Finally, because the aim of this resource is to identify some of the most common misperceptions about roosters and provide caregivers and advocates with fact based knowledge, so they can better understand and dismantle rooster stigma, we wish to arm our readers with as much information as possible to accomplish this goal. Please be forewarned that we will discuss the practice of cockfighting, specifically in the section addressing the stereotype of “rooster aggression to other roosters.”

    Myth #1: Birds Are Stupid (Especially Chickens). FACT: Chickens are Highly Sensitive and Intelligent Beings

    All creatures, regardless of their “intelligence,” are worthy of protection!
    We need to emphasize that a being’s right to be free from exploitation is not related to their intelligence. In our view, all sentient beings are deserving of consideration and free from unnecessary suffering, and direct or indirect harm from humans.

    For most people who don’t have any familiarity with birds, the stereotype that “chickens are dumb” seems to be a woefully commonly held view. Perhaps it is because birds are not mammals, and thus are possibly less relatable than, for example, animals who are more similar to humans, such as great apes, or animals who are iconic species such as lions and elephants, who seem to command a fairly universal respect from humans. It is certainly a component of the cognitive dissonance that accompanies humanity’s wholesale exploitation and abuse of these birds on a massive scale.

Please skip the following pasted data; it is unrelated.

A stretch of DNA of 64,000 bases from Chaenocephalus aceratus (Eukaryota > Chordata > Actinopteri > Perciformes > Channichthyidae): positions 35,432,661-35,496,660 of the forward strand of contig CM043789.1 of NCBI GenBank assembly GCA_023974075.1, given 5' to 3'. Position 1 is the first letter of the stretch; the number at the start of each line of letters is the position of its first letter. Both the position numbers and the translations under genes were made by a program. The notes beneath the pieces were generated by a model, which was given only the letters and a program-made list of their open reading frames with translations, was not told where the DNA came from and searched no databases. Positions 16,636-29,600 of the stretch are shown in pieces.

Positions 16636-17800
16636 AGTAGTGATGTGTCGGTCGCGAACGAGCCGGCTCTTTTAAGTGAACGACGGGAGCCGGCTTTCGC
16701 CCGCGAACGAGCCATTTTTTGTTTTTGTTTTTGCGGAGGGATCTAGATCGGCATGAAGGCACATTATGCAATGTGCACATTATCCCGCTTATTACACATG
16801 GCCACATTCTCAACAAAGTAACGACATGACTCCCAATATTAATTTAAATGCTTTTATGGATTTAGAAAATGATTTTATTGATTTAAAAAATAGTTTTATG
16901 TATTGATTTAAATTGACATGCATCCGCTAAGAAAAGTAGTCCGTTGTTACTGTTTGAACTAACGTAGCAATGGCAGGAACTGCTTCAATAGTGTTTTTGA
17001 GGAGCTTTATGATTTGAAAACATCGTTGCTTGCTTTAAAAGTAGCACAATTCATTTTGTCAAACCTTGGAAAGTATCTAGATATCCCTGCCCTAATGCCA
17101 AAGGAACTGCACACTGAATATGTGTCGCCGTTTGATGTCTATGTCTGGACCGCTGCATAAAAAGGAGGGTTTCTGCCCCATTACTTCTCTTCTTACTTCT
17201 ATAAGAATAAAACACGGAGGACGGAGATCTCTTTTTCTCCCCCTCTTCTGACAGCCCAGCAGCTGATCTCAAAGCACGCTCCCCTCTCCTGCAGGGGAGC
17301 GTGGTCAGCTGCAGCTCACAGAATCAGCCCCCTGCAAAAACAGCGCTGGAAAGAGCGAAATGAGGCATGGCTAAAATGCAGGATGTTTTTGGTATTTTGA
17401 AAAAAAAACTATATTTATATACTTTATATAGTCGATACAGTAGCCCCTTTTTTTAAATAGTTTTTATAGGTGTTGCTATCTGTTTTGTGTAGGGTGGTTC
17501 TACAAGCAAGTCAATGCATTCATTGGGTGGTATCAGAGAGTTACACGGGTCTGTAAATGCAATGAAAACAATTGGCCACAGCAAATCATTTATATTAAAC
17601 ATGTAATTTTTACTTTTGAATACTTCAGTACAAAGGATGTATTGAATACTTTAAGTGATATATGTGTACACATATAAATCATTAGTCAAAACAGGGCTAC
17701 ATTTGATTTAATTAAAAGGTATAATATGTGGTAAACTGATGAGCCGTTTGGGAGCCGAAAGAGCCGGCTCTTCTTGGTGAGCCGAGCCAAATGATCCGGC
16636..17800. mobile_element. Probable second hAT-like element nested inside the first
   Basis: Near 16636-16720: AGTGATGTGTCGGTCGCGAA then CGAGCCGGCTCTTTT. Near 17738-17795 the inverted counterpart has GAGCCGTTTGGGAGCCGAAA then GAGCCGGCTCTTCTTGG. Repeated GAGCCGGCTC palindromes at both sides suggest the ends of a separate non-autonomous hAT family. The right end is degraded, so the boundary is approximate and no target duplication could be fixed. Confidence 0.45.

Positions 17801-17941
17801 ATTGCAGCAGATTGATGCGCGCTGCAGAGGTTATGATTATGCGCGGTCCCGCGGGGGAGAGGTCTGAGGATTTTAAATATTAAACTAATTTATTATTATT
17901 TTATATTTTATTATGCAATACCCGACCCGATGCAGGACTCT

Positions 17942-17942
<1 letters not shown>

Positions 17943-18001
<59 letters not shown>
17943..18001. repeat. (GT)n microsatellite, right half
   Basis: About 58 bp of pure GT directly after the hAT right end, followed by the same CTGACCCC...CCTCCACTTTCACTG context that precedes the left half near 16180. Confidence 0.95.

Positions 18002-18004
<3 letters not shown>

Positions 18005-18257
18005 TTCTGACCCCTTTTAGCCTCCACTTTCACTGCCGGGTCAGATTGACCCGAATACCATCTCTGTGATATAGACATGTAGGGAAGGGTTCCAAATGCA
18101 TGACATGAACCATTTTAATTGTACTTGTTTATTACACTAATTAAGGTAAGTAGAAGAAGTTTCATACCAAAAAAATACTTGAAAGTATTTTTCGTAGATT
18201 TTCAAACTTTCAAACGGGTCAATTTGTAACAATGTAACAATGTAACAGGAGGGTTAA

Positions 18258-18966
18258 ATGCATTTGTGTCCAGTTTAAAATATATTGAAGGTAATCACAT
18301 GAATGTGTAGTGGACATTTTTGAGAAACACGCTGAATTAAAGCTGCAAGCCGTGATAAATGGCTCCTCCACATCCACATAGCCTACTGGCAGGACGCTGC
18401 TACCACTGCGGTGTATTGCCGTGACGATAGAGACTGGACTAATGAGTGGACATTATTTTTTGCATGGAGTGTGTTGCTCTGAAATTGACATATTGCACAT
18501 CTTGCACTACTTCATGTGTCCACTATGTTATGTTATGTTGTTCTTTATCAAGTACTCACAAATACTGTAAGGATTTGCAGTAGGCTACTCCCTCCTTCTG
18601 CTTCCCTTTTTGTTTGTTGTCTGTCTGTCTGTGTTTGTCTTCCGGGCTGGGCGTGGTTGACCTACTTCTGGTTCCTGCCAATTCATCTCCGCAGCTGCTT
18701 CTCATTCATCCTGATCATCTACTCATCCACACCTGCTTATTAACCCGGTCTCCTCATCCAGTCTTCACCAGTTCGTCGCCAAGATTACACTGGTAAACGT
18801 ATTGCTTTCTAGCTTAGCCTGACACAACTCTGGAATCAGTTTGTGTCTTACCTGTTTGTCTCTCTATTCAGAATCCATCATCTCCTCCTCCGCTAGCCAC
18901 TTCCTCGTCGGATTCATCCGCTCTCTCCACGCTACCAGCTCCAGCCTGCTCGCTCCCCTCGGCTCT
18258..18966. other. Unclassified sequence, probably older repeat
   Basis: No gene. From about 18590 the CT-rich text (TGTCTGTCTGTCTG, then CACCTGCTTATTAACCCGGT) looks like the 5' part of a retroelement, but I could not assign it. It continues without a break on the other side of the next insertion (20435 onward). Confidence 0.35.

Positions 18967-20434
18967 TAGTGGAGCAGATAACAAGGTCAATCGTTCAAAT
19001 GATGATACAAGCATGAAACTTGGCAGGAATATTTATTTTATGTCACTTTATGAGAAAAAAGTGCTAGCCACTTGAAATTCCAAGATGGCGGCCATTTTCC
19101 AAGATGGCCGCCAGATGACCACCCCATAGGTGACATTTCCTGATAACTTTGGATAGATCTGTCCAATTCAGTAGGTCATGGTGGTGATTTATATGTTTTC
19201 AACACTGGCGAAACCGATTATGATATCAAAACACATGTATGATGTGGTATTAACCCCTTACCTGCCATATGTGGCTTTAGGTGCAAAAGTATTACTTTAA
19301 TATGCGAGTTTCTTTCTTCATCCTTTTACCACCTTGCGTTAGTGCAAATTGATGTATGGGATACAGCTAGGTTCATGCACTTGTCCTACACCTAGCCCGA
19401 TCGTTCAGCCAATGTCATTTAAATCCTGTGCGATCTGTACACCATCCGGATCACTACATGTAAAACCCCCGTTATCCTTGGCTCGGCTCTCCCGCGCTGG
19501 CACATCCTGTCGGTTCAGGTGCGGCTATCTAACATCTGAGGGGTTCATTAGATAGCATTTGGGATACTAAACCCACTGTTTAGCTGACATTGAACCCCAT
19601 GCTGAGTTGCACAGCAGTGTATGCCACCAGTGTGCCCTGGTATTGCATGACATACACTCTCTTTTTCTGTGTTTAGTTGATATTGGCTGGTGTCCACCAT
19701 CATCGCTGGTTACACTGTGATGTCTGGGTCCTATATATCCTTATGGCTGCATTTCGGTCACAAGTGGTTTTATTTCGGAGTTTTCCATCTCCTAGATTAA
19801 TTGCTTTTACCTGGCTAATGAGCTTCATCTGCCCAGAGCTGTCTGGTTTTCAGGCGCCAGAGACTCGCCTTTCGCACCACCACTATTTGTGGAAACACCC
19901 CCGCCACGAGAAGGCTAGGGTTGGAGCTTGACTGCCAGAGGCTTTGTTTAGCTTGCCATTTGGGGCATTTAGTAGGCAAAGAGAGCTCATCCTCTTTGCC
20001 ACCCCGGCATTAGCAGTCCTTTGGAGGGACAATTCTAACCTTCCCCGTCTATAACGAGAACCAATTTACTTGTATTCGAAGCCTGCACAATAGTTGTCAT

It is lamentable that animals have to illustrate “relatability” to be valued by humans. As beings, all animals have inherent value and have interests in their own lives that deserve to be honored, regardless of how their particular sets of abilities and cognition compare to those of humans. But sometimes, in combating stereotypes and stigma, it can be useful to point out facts that humans can relate to and understand when it comes to understanding another species.

    To that end, when it comes to chickens, it is worth considering some facts about their abilities, their cognition, and their social lives, so you can help dismantle the general misconception that “chickens are dumb.” 

    Two roosters, one white and black, and one red, look into the camera, looking for treats from their caregivers.
    Salem and Oliver, two rooster friends, approach to see if treats may be a possibility! Photo courtesy of Triangle Chicken Advocates.